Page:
The last stop in our AKC trialling year was to east Idaho, and Desmond came along, riding like a seasoned traveler, and had a great time with his Belgian friend, despite Nick being 4X his size.  Overall, in 2011, Duncan and I earned 15 QQs and 436 speed points. It’s been one heck of a ride, and after a lot of judges, difficult courses, variable weather, fantastic friends and amazing experiences, I only have one thing to say:

Bring on 2012!

Why DuncanDes?

It’s probably no surprise that blogging is new to me.  I generally think that most people wouldn’t find my life to be all that interesting on a day to day basis, so have felt little need to write about it, let alone do so publicly.  This is a leap.

What would lead me to blog about my pups?  By going on continually about my fur family, people are going to realize how far I’ve fallen off the Crazy Dog Lady cliff!!  I’m certainly not trying to reinvent the training wheel (that would be dog training), and am no expert.  I have however, found my life to be irrevocably changed by the journey that Duncan has taken me on while we find our way in the agility and dog training world together.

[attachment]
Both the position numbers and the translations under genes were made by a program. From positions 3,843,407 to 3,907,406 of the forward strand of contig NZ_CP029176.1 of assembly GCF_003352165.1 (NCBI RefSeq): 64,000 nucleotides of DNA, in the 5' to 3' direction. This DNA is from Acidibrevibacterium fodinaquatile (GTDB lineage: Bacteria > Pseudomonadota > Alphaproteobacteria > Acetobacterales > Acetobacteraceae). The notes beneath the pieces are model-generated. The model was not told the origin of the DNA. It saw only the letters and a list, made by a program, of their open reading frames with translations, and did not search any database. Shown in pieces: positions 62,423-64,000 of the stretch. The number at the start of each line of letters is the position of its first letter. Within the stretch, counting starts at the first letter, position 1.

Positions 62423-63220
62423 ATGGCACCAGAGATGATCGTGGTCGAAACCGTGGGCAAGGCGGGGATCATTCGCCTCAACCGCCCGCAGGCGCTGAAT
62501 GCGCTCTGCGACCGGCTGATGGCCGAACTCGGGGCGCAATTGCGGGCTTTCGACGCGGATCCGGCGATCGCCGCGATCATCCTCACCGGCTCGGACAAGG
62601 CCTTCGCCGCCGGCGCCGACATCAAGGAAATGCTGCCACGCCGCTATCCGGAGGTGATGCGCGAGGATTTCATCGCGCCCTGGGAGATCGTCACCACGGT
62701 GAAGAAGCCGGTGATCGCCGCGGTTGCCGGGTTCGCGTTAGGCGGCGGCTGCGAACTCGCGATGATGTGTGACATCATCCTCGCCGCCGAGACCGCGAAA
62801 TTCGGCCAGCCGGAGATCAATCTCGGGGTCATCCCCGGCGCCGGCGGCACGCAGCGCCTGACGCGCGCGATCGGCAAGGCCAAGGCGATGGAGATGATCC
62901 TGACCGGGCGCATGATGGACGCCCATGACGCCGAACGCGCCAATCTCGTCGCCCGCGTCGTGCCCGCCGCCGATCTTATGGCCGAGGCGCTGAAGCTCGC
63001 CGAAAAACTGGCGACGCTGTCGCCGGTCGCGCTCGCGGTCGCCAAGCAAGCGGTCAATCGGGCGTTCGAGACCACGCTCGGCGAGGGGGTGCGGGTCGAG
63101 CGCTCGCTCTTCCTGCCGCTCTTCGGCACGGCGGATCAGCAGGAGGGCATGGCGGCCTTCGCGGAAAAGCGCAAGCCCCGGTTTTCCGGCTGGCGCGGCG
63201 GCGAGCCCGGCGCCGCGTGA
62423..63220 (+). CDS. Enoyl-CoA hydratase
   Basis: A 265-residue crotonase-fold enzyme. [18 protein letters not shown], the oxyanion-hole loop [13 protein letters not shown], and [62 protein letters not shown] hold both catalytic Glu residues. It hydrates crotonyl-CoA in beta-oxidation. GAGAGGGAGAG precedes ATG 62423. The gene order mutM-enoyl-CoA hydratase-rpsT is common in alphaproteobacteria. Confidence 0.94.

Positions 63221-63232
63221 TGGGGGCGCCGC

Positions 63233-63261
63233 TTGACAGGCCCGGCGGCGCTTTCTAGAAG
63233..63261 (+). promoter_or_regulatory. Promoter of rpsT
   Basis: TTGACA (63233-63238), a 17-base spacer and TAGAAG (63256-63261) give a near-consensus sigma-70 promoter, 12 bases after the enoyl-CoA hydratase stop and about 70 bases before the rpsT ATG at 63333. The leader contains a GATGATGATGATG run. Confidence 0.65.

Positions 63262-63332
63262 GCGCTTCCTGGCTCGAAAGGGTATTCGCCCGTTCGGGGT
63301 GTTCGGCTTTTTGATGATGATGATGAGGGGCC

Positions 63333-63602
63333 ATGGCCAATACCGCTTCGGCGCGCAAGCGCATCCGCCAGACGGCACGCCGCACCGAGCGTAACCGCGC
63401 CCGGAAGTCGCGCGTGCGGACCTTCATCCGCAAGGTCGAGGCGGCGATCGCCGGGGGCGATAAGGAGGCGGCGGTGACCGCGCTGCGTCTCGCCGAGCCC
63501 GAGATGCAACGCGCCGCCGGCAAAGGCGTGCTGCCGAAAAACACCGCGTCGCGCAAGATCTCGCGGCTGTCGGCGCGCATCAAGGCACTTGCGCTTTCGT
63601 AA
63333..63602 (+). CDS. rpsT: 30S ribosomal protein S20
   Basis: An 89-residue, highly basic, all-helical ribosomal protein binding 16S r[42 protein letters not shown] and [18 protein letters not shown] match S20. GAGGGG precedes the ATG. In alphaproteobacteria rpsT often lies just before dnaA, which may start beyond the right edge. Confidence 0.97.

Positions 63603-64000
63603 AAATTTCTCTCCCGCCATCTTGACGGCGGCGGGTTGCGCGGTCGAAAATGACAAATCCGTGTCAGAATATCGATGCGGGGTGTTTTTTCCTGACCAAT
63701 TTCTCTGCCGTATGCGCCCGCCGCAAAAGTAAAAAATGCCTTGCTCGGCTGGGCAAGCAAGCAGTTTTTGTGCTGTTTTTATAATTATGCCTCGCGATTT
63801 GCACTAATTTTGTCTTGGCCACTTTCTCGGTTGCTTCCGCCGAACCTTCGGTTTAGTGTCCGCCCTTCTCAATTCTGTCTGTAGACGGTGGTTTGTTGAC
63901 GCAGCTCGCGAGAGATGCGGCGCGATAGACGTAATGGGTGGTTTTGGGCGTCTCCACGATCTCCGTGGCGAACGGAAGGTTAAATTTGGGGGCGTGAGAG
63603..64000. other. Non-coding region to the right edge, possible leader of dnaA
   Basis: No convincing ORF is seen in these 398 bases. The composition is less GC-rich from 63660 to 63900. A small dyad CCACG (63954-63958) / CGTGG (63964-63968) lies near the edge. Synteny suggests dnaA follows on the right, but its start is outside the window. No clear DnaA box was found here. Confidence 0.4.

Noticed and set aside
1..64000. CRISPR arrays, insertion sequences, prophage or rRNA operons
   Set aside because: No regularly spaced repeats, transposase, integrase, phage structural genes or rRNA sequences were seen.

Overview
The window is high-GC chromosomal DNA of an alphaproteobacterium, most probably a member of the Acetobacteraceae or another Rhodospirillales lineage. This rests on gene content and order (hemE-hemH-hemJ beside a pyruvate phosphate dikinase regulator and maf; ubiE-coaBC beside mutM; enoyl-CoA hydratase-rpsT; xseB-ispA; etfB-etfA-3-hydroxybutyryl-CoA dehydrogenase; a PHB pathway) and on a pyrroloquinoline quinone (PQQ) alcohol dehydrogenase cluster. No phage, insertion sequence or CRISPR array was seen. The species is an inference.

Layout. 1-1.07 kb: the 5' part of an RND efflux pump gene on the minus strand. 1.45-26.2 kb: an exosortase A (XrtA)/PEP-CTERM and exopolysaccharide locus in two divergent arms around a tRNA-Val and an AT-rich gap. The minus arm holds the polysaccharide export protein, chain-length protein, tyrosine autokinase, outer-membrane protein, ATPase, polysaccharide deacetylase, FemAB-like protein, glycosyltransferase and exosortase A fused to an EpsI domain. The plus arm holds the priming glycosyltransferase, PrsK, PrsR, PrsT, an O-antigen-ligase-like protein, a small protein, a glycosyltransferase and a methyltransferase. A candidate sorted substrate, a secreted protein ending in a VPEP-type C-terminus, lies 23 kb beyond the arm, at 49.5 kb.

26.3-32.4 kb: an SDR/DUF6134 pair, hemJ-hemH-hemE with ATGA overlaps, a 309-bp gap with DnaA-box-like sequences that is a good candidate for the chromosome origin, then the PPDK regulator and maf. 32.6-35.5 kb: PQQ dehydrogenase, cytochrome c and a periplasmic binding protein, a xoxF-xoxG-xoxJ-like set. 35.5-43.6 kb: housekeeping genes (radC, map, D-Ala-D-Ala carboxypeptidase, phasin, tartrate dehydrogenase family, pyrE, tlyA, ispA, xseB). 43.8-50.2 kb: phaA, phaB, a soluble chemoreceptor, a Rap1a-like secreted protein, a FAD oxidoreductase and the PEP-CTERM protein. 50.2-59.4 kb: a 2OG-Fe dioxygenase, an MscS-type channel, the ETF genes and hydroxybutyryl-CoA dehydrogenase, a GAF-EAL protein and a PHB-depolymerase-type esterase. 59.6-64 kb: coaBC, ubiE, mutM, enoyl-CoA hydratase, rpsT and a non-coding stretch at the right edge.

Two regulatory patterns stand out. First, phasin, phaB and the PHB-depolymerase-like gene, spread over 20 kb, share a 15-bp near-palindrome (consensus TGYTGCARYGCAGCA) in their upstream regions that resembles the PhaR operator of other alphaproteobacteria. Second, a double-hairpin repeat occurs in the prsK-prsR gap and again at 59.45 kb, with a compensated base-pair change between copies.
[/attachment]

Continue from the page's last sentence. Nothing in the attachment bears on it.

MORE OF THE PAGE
In one sense, I’m giddy about the prospect of training Desmond, and want to share that with a few very Doggy friends who appreciate gratuitous puppy photos and training chatter.  And in another, I feel by writing about what I’m doing with Des is also a tribute to Duncan.  Without Dunc to show me the way, to forgive me for not knowing better and to gamely try anything new I’ve thrown at him, there would be no Desmond.  Then again, I’m sure Dunc would be just as happy without having to share his toys with a baby brother. With luck, that will change.

And if you’re wondering, I put a lot of thought into what to name this.  I considered all sorts of witty little plays on words and hidden meanings.  And laughed at myself, because that’s not really my style.  I call my boys Dunc and Des, just nicknames for their full names.  DuncAndDes looked silly, so Dunc(an’)Des it is.